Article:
As a graduate of the Parents as Scholars program, I have been following with concern the recent discussions and proposals regarding financial assistance and access to health care for those in need. My concern stems from my personal experience.

I was raised on welfare. There is nothing glamorous to report about an early life lived in poverty. When I was a child, we lived at times for days without heat in the winter and our electricity was shut off more times than I care to remember.  We never had enough money for even basic needs, let alone for things like school field trips or Christmas presents.  

One thing that I was certain of at a fairly young age was that education could provide a way out of poverty for me. However, I became pregnant in high school and gave birth to a daughter two months after turning 16, while I was still a sophomore, and needed to rely on welfare myself. 

Although I did not graduate from high school, I did obtain my GED at age 18. I applied to USM shortly thereafter and was accepted for the spring semester of 1996. 

At the time, USM had a handful of dorms in Portland that were available for student parents and a quality child-care center on the Portland campus that my daughter could attend.  It was almost too good to be true.

I was in college only a short time before I started hearing about welfare reform and its emphasis on quickly getting low-income parents off of welfare and into work. I was terrified that I would have to drop out of school.

I had no marketable job skills and my education, as yet incomplete, was insufficient to obtain a job that would actually support my daughter and me. Thankfully, I heard about something called the Parents as Scholars program. 

The PaS program allows parents who receive TANF (Temporary Assistance for Needy Families) to obtain a two- or four-year college degree by counting time spent in college classes as work for purposes of meeting the TANF work requirement.

Graduates of PaS, mostly single mothers with children, have lifted their families out of poverty by securing better-paying and more secure employment with benefits. In fact, research shows the increase in pay for PaS graduates to be nearly double in hourly earnings.

I received my bachelor’s degree in 2001 — my daughter, by then age 8, walked across the stage with me at graduation. I started working full time two days after graduating, and I left welfare behind forever. I later decided to go back to school to obtain my law degree and I now practice law at a local firm with offices in Bangor and Portland.

I am so grateful that Maine, during Angus King’s administration, created the PaS program, especially at a time when stereotypes about single mothers on welfare were particularly pervasive. Because of the PaS program, I was able to attain long-term self-sufficiency and provide a better future for my daughter, who benefited from seeing firsthand the value of education and is now a college student herself.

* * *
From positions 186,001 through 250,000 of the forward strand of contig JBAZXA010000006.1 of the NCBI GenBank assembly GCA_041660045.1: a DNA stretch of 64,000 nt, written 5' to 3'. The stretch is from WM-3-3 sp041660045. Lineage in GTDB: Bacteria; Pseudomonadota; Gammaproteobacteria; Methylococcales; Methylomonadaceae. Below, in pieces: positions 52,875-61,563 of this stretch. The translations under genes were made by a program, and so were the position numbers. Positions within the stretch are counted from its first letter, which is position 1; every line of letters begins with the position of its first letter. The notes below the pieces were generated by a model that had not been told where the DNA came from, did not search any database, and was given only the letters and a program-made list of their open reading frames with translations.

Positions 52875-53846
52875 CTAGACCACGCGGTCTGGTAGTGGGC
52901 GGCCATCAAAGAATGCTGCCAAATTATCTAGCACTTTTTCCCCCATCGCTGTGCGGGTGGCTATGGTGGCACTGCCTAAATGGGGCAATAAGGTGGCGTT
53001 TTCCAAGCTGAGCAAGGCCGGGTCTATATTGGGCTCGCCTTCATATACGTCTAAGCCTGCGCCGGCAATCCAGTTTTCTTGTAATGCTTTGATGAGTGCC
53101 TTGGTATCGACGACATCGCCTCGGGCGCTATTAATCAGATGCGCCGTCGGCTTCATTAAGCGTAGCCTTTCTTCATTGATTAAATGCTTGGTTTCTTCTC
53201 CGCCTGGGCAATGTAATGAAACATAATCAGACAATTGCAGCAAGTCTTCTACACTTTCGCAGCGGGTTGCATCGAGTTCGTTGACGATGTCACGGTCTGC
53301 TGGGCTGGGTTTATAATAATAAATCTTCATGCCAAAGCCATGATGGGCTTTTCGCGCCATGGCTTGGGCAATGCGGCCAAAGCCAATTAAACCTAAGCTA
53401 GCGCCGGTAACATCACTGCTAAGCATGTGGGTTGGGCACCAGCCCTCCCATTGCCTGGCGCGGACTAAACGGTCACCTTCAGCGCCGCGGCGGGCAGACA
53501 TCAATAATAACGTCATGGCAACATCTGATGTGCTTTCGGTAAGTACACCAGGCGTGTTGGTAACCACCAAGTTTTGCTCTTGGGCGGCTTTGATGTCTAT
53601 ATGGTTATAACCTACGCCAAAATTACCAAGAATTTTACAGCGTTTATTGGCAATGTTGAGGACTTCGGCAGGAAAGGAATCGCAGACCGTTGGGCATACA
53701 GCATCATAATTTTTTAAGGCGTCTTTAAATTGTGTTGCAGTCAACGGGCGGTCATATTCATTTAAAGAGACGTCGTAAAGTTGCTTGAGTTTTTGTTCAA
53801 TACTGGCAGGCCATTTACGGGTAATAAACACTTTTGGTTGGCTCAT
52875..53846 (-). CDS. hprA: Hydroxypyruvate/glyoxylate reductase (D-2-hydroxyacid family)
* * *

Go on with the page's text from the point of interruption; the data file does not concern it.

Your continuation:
This avenue off of welfare and out of poverty is becoming increasingly more difficult for Maine to make available to low-income parents because of federal restrictions on state flexibility and changes in welfare laws that do not allow states to count parents enrolled in PaS for more than 12 months for purposes of meeting the requirements under our federal block grant. Federal law no longer even allows states to count the help it gives parents over age 19 to get a GED. 

If our goal is to keep people off of welfare, then our efforts to increase the likelihood that low-income parents will find stable and sufficient employment must be supported.

I have had the honor of working in the past with Sen. Olympia Snowe to make sure that these critical opportunities to access post-secondary education were protected.

I am now proud to support the candidacy of Angus King for U.S. Senate. I am confident that Angus will support low-income women (and men) who are working hard to support their families by obtaining an education and finding a permanent route off of welfare and out of poverty.

 

This avenue off of welfare and out of poverty is becoming increasingly more difficult for Maine to make available to low-income parents. If our goal is to keep people off of welfare, then our efforts to increase the likelihood that low-income parents will find stable and sufficient employment must be supported.

Heidi J. Hart of South Portland is a lawyer with Richardson, Whitman, Large  & Badger.